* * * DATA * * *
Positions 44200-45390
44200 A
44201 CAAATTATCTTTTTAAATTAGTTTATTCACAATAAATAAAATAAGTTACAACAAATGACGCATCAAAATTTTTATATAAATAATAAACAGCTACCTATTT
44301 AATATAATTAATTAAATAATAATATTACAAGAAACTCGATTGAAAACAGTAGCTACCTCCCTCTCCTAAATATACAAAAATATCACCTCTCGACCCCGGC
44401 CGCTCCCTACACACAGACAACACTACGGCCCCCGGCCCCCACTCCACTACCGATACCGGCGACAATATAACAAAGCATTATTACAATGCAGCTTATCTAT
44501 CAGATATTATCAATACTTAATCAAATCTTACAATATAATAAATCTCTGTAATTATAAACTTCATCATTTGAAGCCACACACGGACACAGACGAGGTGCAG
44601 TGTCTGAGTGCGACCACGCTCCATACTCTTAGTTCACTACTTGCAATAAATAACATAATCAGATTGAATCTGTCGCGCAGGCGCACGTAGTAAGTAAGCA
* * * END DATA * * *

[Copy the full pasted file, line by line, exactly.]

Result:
Positions 44200-45390
44200 A
44201 CAAATTATCTTTTTAAATTAGTTTATTCACAATAAATAAAATAAGTTACAACAAATGACGCATCAAAATTTTTATATAAATAATAAACAGCTACCTATTT
44301 AATATAATTAATTAAATAATAATATTACAAGAAACTCGATTGAAAACAGTAGCTACCTCCCTCTCCTAAATATACAAAAATATCACCTCTCGACCCCGGC
44401 CGCTCCCTACACACAGACAACACTACGGCCCCCGGCCCCCACTCCACTACCGATACCGGCGACAATATAACAAAGCATTATTACAATGCAGCTTATCTAT
44501 CAGATATTATCAATACTTAATCAAATCTTACAATATAATAAATCTCTGTAATTATAAACTTCATCATTTGAAGCCACACACGGACACAGACGAGGTGCAG
44601 TGTCTGAGTGCGACCACGCTCCATACTCTTAGTTCACTACTTGCAATAAATAACATAATCAGATTGAATCTGTCGCGCAGGCGCACGTAGTAAGTAAGCA